Several years ago I became aware of the Harvard Classics. For those who may be unfamiliar with these, they are a set of 51 volumes of some of the world's greatest or most important writing. They were first published in the early 1900's as a project inspired by the then-president of Harvard University, Dr. Charles Eliot.
So, after learning about this set, I decided I wanted to acquire it, with the intention of reading it one day. The Harvard Classics, at least up until a few years ago at least, was still in print, albeit usually in fine leather-bound editions that are not meant so much for reading as for decoration. I knew I definitely couldn't afford a set like that, nor could I afford a complete vintage set. Although they go for pretty much a song on eBay because of the hundreds of thousands of copies that have been printed over the last 100 years, these sets are still pretty pricey, going for upwards of $200-$300.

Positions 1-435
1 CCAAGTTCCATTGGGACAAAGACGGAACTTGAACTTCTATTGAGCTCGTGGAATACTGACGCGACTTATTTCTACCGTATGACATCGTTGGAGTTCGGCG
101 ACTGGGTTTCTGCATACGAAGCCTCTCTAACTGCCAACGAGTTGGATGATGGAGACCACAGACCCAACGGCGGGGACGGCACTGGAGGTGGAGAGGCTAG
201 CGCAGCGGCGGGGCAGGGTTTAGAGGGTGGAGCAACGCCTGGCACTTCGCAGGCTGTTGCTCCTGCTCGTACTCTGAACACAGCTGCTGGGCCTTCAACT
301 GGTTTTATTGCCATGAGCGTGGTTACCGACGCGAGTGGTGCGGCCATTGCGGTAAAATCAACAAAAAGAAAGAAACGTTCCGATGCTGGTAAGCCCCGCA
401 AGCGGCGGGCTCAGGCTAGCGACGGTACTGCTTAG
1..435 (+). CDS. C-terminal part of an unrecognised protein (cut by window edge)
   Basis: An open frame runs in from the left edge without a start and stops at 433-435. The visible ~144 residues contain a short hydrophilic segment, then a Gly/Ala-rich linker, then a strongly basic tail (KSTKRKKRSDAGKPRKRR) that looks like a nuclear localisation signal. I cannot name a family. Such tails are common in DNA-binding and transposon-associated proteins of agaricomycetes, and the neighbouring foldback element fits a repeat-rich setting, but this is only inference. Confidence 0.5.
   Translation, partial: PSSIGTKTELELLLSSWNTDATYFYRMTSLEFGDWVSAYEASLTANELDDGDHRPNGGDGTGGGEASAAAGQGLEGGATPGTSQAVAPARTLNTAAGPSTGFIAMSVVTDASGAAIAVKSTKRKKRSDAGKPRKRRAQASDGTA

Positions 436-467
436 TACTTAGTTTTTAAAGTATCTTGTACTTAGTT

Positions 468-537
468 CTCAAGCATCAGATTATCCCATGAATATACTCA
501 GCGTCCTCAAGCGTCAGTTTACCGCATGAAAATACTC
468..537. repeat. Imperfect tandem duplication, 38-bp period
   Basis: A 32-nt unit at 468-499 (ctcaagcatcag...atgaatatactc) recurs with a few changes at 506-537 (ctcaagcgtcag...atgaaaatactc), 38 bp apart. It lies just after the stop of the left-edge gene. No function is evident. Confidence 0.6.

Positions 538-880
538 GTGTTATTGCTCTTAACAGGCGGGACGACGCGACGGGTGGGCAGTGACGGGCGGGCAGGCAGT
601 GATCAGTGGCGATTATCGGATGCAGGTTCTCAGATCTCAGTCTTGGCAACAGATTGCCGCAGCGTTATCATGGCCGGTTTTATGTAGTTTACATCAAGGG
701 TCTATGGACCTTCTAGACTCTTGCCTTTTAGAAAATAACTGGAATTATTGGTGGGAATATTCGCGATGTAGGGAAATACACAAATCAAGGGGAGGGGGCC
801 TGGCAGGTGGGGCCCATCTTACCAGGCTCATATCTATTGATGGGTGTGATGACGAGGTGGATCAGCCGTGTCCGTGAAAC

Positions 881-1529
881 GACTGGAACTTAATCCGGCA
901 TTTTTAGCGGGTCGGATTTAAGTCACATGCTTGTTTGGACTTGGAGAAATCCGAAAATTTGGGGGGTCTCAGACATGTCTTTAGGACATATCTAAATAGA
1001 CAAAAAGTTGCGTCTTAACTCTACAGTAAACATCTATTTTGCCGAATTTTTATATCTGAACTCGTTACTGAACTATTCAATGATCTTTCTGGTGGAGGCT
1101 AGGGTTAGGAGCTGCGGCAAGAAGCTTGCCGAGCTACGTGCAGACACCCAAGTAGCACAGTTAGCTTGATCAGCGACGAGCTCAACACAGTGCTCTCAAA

1) The cost of a complete set of Harvard Classics could easily be amortized over a number of months or even years, and my wallet would probably hardly even notice the expense; and
2) By buying the set in this way, I would end up with a funky and fun mismatched set that would look very cool on my own "five-foot shelf."
My complete collection, so far...
A close-up of my mismatched-on-purpose Harvard Classics
So today, on this first day of my 51st year on the planet (and no, that doesn't make me feel old AT ALL, why do you ask?), I am going to officially embark on the reading of the first of the 51 volumes of the Harvard Classics. Hopefully it will not take me the next 50 years, although it might.
The first volume contains Benjamin Franklin's Autobiography, the Journal of John Woolman, and William Penn's Fruits of Solitude. Very Colonial, it seems. The Franklin is of course one of those enduring works that has stood the test of time, and evidently the other two seemed important back in the early 1900's. I wonder if they will still be worth reading? I don't imagine this is going to be a terribly quick process, so I will from time to time post updates on how my Harvard Classics journey is going (or if I have given it up altogether). Wish me luck!